An Original US Civil War Union Contract and Wild West Era .44 Calibre Remington New Model Army Revolver
The Remington New Model Army was among the most widely used handguns of the Civil War.
Civil War issue, and Wild West use. Very interestingly it has a field service armourer repair, no doubt due to combat damage on the top strap and hammer area. Bears a likely regimental issue service number, 399 on the barrel frame. sub-inspector letter stamped on the trigger guard , a D, and on the left hand frame by the hammer, an H.
With the scarce post Civil war Remington conversion frame bullet loading recess, so the cylinder could be swapped out for a cartridge cylinder. Serial number 122002. Very strong spring and tight action. With obvious signs of combat use, and what an original American historical piece it is.
In the field, even though the Colt revolver had the name and the mystique, many cavalry troopers preferred the much sturdier solid frame design of the Remington revolver. Approximately 106,000 Remington Model 1863 New Model Army percussion revolvers were purchased by US government during the American Civil War, with a total of approximately 114,000 of all types of Remington percussion revolvers purchased during the course of the war. Approximately 80,000 of these were purchased during the last two years of the war, between 1863 and 1865. According to the research published in Remington Army & Navy Revolvers 1861-1868 by Donald L. Ware, Remington revolvers through serial #149,000 were accepted prior to the end of the Civil War. Guns below serial #123,000 were accepted prior to the end of 1864.the Remington New Model Army was the primary revolver issued to Union cavalry after the fire at the Colt's factory in 1863, and these revolvers remained in service with the regular cavalry regiments on the frontier until they were replaced with the Model 1873 Colt Cavalry Revolvers in 1875. Three years after the end of the Civil War, Remington started to offer conversions for metal cartridges to be used instead of the cap & ball style paper cases. Remington paid a small fee to the renowned Smith & Wesson company who owned the 1855 Rollin White patent #12,648 on the method and principles for re-boring out cylinders and thus Remington was the first company to offer big .44 calibre metal cartridges a couple of years before the main competitors of Colt and S & W . The Remington 1858 New Model Army in .44 caliber was quite a powerful gun in its day and the bullet or ball could be fired out at over 1,000 feet per second (f.p.s) which was quite fast in the 1860's as most bullet velocities were around 750 f.p.s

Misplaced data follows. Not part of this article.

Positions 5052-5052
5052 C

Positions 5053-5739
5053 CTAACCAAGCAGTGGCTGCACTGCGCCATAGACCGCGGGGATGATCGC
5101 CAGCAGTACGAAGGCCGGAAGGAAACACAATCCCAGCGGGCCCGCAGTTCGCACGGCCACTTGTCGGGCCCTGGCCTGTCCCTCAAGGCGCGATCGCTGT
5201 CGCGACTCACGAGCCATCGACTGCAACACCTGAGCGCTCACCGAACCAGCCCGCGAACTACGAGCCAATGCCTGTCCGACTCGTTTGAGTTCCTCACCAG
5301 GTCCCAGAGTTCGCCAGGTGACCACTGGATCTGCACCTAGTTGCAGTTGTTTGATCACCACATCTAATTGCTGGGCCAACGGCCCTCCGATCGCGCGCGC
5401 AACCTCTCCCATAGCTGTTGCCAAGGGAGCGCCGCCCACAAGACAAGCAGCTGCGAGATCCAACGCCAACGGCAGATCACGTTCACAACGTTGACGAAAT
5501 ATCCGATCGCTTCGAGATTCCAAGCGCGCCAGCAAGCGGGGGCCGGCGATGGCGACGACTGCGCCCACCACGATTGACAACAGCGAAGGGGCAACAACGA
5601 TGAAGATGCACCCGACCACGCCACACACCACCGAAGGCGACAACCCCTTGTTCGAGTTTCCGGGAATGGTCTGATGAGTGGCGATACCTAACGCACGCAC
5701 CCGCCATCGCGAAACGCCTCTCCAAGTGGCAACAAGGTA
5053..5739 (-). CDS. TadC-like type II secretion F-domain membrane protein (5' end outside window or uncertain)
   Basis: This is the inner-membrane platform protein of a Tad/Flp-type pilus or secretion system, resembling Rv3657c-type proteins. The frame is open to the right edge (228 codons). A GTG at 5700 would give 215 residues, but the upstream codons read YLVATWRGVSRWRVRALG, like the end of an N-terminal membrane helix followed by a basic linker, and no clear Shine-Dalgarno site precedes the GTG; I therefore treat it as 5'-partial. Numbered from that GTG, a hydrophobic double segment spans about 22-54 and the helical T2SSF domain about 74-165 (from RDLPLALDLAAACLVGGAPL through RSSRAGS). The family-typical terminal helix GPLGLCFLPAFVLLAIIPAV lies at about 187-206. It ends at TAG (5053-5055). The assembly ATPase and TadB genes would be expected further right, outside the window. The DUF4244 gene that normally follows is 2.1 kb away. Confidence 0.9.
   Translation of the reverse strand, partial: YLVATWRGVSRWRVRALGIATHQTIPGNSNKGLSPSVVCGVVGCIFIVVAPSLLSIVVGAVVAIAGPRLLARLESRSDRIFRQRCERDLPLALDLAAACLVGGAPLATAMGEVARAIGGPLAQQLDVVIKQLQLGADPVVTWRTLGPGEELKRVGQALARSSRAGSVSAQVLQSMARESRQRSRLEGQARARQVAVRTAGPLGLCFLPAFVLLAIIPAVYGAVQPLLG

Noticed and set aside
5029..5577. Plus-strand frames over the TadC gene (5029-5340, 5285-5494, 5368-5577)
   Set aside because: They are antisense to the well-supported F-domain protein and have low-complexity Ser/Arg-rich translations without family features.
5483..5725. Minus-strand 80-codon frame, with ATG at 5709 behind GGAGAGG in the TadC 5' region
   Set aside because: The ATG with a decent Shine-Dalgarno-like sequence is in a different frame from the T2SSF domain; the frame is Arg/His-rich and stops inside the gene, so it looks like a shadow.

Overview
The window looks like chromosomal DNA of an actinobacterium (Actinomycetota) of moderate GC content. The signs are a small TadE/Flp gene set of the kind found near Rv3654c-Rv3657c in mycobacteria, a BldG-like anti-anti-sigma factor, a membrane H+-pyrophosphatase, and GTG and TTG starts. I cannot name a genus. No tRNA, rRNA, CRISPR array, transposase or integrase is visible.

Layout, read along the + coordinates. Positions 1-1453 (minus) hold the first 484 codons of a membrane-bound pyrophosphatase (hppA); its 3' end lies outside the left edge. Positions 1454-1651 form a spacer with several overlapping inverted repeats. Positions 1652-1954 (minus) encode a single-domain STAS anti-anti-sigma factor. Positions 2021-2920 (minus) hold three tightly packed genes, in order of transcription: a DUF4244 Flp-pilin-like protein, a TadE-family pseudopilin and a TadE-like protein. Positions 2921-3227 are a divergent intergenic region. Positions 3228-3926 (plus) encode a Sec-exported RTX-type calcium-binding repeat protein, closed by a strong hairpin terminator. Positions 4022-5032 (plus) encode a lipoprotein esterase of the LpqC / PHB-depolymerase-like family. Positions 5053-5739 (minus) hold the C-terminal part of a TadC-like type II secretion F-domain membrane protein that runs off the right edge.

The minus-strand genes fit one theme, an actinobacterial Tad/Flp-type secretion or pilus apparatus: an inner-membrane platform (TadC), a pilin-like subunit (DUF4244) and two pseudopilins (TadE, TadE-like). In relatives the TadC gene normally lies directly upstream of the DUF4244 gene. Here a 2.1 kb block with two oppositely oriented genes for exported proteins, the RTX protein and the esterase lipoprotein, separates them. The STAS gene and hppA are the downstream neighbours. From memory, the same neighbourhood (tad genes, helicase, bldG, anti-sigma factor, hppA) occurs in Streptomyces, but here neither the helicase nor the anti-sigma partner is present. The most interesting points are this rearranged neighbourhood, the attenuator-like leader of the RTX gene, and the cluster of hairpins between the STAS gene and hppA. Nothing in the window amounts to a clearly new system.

William F. "Buffalo Bill" Cody used an ivory-handled New Model Army .44, serial number 73,293, from 1863 until 1906, when he gave it to his ranch foreman with a handwritten note which said that, "It never failed me." The Remington revolver permitted easy cylinder removal, allowing a quick reload with a spare pre-loaded cylinder; this being an advantage over other revolver designs of the time. Overall russet surface.